Student Spotlight: Bethany Jackson
Bethany Jackson, a Macon, Georgia native, is a sophomore forensic science and chemistry double major at Albany State University (ASU). This summer, she will conduct research with professors at Washington University in St. Louis, Missouri on “Developing Stronger Seal Integrity during Geologic CO2 Sequestration.” During this research, Jackson will learn more about geologic carbon sequestration as a method of securing carbon dioxide (CO2) in deep geologic formations. The process would prevent the release of CO2 into the atmosphere so that it does not contribute to global warming.
Jackson is a student committed to academic excellence and has held a 3.5+ GPA since enrolling at ASU.
Her current research is “Trend Analysis of Variance of Opioid Prevalence in Georgia, Mississippi, Alabama, and Florida,” and the findings will be presented at the 2022 ASU Undergraduate Research Symposium in the fall.
She is also a member of the Velma Fudge Grant Honors Program, and the College Exchange Club.
What is your major at Albany State University and what motivated you to learn more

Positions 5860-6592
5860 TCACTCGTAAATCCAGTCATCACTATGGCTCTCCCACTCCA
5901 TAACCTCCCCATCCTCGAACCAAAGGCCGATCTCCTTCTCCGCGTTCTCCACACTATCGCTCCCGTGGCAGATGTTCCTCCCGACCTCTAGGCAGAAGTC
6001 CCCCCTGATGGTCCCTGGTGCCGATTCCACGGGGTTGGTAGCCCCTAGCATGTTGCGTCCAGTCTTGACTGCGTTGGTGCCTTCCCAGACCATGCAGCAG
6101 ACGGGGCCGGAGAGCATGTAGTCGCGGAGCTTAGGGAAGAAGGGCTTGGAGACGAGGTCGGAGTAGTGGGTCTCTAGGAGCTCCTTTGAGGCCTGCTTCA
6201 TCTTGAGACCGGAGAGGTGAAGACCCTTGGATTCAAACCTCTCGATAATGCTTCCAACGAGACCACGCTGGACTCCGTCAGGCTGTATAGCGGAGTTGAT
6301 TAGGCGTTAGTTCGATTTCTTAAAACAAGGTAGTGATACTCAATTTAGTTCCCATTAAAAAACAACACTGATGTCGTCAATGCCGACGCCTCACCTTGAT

about that field?
My major is forensic science and chemistry. This stems from my passion to work with the FBI one day.
Why did you choose ASU?
I chose ASU because the institution has everything I need and more, to create the career path that best fits me, especially since ASU is the only school in Georgia with an accredited Forensic Science program.
What do you love most about your chosen field?
I love the fact that my chosen career field is so diverse and complex. There is always going to be something new or different, and room to elevate in my field.
What are you most excited to learn about in your summer internship at Washington University?
Since I will be studying carbon dioxide, I am most excited to learn how to apply my research skills into other areas, specifically engineering, and how it relates to the world of chemistry.
Who made the biggest impact on you at ASU?
Dr. Florence Lyons has made the biggest impact on me at ASU. Without her, I wouldn’t be in this program, or doing research at one of the top institutions. She really guided me to reach my fullest potential in anything I want to do.
What are obstacles you’ve had to overcome to progress as a college student?
As a college student, obstacles such as mental health, death in the family, and just stress are things I have had to overcome, but I didn’t let them defeat me.
What advice would you give to students with an interest in your field or at ASU?
If you are interested in the forensic science and chemistry career fields at ASU, know that this field is based on science and research, so if you’re interested, be ready to be hands-on and in the lab!